Julie you are correct and of course we are all hoping that NEEO will become a success. Backers waited 2.5 years for the device after all. The backers are a passionate bunch and that is why people are posting up their experiences. As an active backer I thought that it would be good to finally give my first impressions. I was as constructive as I could be in my feedback pointing out the pros and cons that I had experienced. As can be seen in the response given to your user impressions article, Raphael elects to take action himself to try and rectify things. For me it started by singling out my experience as being more of an outlier and ignoring the main issue I had which was that the reality vs expectations were so great. I then received an email which surprised me greatly with its content. I even shared it with some close friends and family to ensure I was not misinterpreting things. It simply wasn’t professional and his subsequent follow ups were even worse. You could argue that at least he took the time to respond personally to me and yes it’s true we had personal contact during the 2.5 years which I had appreciated. But this was something else and made for very uncomfortable reading. I wish he had just focused on the issues highlighted and perhaps given some indication of a time frame for the next software updates. That’s all that I and perhaps others are wanting. I will continue to contribute to Planet NEEO with my feedback in the hope it help them get everything sorted but I have sadly lost a lot of the respect I had for Raphael as a result of his emails this week.

Posted by Markw on November 30, 2017

I’m a very active crowdfunding backer and investor. Over 50 projects backed. NEEO is the most useful and ready product that I have supported on any of the platforms. The entire family is using it daily. My second favourite is Canary. There will always be haters and lovers. The best brand cause disscussions.

Posted by Julie Jacobson on November 30, 2017

That’s great news, Markw. Thanks for sharing.

Posted by SKoolD on December 1, 2017

History repeats itself.  I’m often amazed at how unrealistic many people in this industry view the control space.  Making a slick, advanced, auto-discovery path to controlling everyone else’s stuff is undoubtedly the hardest endeavor any company can take on in this space.  Making your own product work within its own ecosystem is a breeze compared to this task.  I applaud NEEO for striving to tackle this.  BUT, pressure from investors and the public urge manufacturers to push product before it’s “ready.” In this ever-evolving world of consumer/IoT technology with clouds, APIs, NDAs on top of traditional IR and 232 interfaces, the state of readiness is a dodgy concept that can make or break a prospective product like this.  Savant learned the hard way but has seemingly rebounded by being able to fall back on its flagship platform.  Perhaps there’s a reason only the big control companies have been able to sustain the idea of controlling other people’s stuff.  You can’t assume to solve everything these companies have developed over decades in the short span of a couple years without burning through some serious cash.  Much like with the Savant remote, expectations are high and the public is antsy.  Hopefully it’s not too late for NEEO.

8 Comments
Posted by SKoolD on December 1, 2017

History repeats itself.  I’m often amazed at how unrealistic many people in this industry view the control space.  Making a slick, advanced, auto-discovery path to controlling everyone else’s stuff is undoubtedly the hardest endeavor any company can take on in this space.  Making your own product work within its own ecosystem is a breeze compared to this task.  I applaud NEEO for striving to tackle this.  BUT, pressure from investors and the public urge manufacturers to push product before it’s “ready.” In this ever-evolving world of consumer/IoT technology with clouds, APIs, NDAs on top of traditional IR and 232 interfaces, the state of readiness is a dodgy concept that can make or break a prospective product like this.  Savant learned the hard way but has seemingly rebounded by being able to fall back on its flagship platform.  Perhaps there’s a reason only the big control companies have been able to sustain the idea of controlling other people’s stuff.  You can’t assume to solve everything these companies have developed over decades in the short span of a couple years without burning through some serious cash.  Much like with the Savant remote, expectations are high and the public is antsy.  Hopefully it’s not too late for NEEO.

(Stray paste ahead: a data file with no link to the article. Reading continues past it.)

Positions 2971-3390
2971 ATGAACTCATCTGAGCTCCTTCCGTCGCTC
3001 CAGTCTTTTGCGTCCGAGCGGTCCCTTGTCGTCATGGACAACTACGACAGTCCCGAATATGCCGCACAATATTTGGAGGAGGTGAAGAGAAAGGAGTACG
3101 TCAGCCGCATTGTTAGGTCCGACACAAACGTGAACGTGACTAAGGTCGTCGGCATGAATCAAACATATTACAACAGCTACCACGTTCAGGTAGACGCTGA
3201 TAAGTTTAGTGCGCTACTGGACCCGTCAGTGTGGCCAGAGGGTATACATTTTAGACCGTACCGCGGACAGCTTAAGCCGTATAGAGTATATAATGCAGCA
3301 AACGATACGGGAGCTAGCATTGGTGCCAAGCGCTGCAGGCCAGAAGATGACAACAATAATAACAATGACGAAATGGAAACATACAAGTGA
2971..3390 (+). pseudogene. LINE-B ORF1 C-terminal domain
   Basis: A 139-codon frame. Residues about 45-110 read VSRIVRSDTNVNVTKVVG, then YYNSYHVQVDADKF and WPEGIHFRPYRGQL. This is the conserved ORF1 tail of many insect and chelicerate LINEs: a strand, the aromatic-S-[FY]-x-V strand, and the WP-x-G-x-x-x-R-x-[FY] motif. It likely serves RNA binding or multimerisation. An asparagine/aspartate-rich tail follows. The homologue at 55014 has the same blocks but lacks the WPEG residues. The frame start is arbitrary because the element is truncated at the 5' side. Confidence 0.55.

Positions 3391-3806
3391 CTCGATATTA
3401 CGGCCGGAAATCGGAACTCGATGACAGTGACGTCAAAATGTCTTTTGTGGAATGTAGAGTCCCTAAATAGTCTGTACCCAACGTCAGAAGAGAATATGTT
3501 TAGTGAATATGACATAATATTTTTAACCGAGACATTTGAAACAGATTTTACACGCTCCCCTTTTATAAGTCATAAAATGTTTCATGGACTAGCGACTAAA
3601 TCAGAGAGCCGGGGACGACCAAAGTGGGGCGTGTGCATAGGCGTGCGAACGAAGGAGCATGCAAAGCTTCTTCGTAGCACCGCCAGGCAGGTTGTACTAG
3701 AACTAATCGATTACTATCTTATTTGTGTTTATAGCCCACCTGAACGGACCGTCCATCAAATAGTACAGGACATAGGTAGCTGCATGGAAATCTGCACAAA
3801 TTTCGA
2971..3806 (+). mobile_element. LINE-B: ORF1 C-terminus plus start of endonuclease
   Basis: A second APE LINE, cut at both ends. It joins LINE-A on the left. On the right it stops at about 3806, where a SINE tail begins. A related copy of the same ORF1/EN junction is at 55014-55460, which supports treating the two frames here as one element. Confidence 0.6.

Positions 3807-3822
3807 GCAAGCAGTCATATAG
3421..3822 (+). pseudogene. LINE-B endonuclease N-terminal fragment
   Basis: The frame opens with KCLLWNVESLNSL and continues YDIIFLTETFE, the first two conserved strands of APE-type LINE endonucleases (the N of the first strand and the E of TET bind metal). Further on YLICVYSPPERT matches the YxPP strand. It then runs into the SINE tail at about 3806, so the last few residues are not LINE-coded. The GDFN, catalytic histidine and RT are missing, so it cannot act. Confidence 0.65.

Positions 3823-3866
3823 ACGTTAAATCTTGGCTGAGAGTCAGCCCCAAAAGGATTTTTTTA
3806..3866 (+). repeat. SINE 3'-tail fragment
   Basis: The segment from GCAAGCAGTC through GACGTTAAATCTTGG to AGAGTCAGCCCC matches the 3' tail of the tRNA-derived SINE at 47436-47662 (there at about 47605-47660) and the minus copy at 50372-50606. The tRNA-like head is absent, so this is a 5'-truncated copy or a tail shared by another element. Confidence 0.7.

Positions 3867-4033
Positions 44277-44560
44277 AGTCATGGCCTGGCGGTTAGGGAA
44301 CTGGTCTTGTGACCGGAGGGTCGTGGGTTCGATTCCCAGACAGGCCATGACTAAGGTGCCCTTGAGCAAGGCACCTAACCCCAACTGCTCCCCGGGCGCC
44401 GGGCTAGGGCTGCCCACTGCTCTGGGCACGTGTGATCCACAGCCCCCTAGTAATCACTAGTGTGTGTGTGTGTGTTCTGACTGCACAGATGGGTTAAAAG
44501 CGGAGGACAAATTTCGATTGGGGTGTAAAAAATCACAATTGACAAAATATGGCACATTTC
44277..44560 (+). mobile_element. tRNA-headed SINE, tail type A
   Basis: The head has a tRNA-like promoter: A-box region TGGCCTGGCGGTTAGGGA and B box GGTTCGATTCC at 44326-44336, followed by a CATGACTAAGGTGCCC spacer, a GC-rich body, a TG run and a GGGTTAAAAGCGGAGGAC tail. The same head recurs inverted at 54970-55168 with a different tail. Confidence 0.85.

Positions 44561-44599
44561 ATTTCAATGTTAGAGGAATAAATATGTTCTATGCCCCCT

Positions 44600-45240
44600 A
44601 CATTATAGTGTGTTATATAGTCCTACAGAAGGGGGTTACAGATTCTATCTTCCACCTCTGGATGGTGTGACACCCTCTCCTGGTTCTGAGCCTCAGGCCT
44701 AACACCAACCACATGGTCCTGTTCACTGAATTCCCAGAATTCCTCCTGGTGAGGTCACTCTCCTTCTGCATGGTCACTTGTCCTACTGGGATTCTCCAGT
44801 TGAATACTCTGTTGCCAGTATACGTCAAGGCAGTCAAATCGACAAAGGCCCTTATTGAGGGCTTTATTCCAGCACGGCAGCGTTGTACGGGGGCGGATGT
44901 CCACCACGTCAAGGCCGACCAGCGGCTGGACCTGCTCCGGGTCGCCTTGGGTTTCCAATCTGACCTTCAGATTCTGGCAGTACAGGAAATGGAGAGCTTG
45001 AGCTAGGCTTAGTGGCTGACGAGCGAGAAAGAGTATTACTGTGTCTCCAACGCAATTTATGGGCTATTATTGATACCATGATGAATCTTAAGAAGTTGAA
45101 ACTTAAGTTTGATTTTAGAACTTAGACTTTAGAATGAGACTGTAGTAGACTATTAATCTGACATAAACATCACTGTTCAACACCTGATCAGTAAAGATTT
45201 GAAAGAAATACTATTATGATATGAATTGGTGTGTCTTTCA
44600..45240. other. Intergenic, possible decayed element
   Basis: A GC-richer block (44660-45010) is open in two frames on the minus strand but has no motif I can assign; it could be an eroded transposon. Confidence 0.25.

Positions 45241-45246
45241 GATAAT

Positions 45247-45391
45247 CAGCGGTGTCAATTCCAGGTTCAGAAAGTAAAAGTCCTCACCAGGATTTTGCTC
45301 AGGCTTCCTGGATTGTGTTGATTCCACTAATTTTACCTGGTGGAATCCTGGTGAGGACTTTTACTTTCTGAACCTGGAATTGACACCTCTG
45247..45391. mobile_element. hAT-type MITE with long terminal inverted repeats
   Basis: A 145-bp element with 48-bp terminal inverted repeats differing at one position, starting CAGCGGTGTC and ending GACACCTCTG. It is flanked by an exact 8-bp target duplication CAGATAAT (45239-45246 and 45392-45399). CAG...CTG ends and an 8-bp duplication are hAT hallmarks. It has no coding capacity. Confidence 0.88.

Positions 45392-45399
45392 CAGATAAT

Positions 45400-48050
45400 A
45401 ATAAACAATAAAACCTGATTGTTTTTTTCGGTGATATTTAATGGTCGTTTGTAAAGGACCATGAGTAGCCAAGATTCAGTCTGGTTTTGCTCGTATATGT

Posted by Julie Jacobson on November 30, 2017

That’s great news, Markw. Thanks for sharing.

Posted by Markw on November 30, 2017

I’m a very active crowdfunding backer and investor. Over 50 projects backed. NEEO is the most useful and ready product that I have supported on any of the platforms. The entire family is using it daily. My second favourite is Canary. There will always be haters and lovers. The best brand cause disscussions.

Posted by JamesIceland on November 30, 2017

Julie you are correct and of course we are all hoping that NEEO will become a success. Backers waited 2.5 years for the device after all. The backers are a passionate bunch and that is why people are posting up their experiences. As an active backer I thought that it would be good to finally give my first impressions. I was as constructive as I could be in my feedback pointing out the pros and cons that I had experienced. As can be seen in the response given to your user impressions article, Raphael elects to take action himself to try and rectify things. For me it started by singling out my experience as being more of an outlier and ignoring the main issue I had which was that the reality vs expectations were so great. I then received an email which surprised me greatly with its content. I even shared it with some close friends and family to ensure I was not misinterpreting things. It simply wasn’t professional and his subsequent follow ups were even worse. You could argue that at least he took the time to respond personally to me and yes it’s true we had personal contact during the 2.5 years which I had appreciated. But this was something else and made for very uncomfortable reading. I wish he had just focused on the issues highlighted and perhaps given some indication of a time frame for the next software updates. That’s all that I and perhaps others are wanting. I will continue to contribute to Planet NEEO with my feedback in the hope it help them get everything sorted but I have sadly lost a lot of the respect I had for Raphael as a result of his emails this week.